Victory in the Pacific Part VI: A Better World Shall Emerge


Four days after Emperor Hirohito’s broadcast, a delegation of Japanese officials flew via Ie Shima to the Philippines to receive instructions about putting the surrender info effect. General Douglas MacArthur would govern Japan as Supreme Commander for the Allied Powers. On August 30 he flew to still-armed Japan in an unarmed transport.   

At 9 AM on September 2, 1945, General MacArthur presided over a public surrender ceremony aboard USS Missouri anchored in Tokyo Bay.

“We are gathered here,” he announced, “representatives of the major warring powers, to conclude a solemn agreement whereby peace may be restored. The issues, involving divergent ideals and ideologies, have been determined on the battlefields and hence are not for our discussion or debate . . . It is my earnest hope, and indeed the hope of all mankind, that a better world shall emerge out of the blood and carnage of the past.” 

From 1945 to 1951, General MacArthur and his headquarters set about reforming Japan into a modern democratic state. Emperor Hirohito and the Japanese government assisted in these efforts, which liberalized the society, broke the militarists’ power, and reformed the economy. War criminals stood trial, and the military was abolished in a new constitution that MacArthur’s staff drafted. Unamended since its adoption in 1947, that constitution governs Japan today.  

In losing the war, Japan also lost her empire. Southern Sakhalin Island and the Kuriles fell under Russian control, while the United States gained administration of Japan’s holdings in the Central Pacific, most notably the Marshall and Mariana Islands. Formosa (Taiwan) returned to China, which took the opportunity to claim some nearby islands. Okinawa became a U.S. protectorate until 1972. Korea also gained its independence, but was divided administratively at the 38th Parallel.  

The surrender in Tokyo Bay started a series of local surrenders of Japanese forces around the Pacific. In Southeast Asia, war’s end created openings for independence movements, many based around former Japanese puppet government leaders, to take hold. New wars broke out as colonial powers tried to reassert their control. Indonesia won its independence from the Dutch in 1949, while French Indochina started three decades of conflict ending only in Saigon’s fall to North Vietnam in 1975. Malaya (Malaysia) and Singapore became sovereign nations after winning a guerrilla war known as the Malayan Emergency. In British India, trials of pro-Japanese officers stoked ethnic divisions and anti-British feeling, leading to Britain partitioning the land into India and Pakistan on August 15, 1947.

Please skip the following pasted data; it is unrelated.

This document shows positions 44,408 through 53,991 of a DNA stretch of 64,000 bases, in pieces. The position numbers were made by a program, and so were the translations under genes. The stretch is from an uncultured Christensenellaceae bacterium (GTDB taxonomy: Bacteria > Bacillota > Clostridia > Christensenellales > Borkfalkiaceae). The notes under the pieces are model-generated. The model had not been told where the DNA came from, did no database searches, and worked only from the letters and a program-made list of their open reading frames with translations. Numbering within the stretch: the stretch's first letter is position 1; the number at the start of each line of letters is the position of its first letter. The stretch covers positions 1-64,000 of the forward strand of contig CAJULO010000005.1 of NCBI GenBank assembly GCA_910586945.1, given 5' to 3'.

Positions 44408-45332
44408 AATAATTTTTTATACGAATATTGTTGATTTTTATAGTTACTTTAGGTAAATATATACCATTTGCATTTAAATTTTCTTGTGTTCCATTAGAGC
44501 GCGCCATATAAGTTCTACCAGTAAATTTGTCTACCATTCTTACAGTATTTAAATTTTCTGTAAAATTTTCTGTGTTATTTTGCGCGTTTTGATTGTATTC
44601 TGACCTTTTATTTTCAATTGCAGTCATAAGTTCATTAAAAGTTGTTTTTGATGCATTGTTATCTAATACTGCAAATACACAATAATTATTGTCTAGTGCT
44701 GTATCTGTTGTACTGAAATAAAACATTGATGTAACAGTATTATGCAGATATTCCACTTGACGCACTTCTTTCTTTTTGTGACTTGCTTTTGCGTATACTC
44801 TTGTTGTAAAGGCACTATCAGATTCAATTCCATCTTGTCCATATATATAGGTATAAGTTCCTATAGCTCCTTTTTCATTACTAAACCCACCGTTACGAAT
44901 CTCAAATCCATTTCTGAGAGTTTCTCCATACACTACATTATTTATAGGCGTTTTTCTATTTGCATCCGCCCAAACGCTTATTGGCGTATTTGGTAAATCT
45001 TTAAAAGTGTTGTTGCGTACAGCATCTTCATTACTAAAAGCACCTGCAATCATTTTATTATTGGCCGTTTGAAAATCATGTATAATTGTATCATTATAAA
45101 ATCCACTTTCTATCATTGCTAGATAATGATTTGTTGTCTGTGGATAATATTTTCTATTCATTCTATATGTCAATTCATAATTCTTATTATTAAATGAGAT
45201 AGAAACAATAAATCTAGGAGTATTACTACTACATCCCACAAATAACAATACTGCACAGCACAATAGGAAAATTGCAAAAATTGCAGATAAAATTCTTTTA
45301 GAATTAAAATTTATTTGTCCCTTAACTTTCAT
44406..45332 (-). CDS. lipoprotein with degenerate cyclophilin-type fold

Elsewhere colonial powers exited the scene more peacefully. The United States granted the Philippines its independence on July 4, 1946. U.S. bases remained on the islands until 1991. Britain ceded independence to Burma (Myanmar) and Ceylon (Sri Lanka) in 1948.  

While these changes occurred, in China Chiang Kai-shek’s Nationalists and Mao Zedong’s Communists started a Civil War for control of the country. Nationalist corruption and military failures weakened Chiang’s hold on the population, and in 1949 he and his government fled to Taiwan. In Peking (Beijing), Mao proclaimed the People’s Republic of China on October 1, 1949. The last Nationalist troops left mainland China in spring 1950. 

This reordering of postwar Asia occurred in the context of the developing Cold War between the United States and the Soviet Union. From 1947 to 1991, both sides engaged in a standoff in the Bering Sea, the North Pacific, and Northeast Asia. The conflict flared up on June 25, 1950, with the Korean War’s outbreak; after three years of battle, both sides concluded an armistice on July 27, 1953. The war has never ended, as a formal peace treaty has not been signed 

Virtually all of the conflicts in Asia over the past 75 years are rooted in World War II and its aftermath. Many remain active today. India and Pakistan maintain tense relations, and have fought four wars since 1947. Korea remains divided, while Japan and Russia still dispute ownership of the Kurile Islands. The People’s Republic of China and Taiwan remain at odds, while the South China Sea is a focus of territorial disputes among many nations. Defeat of Japan may have ended World War II, but it also carried the seeds of future geopolitical conflict in Asia that are still present today.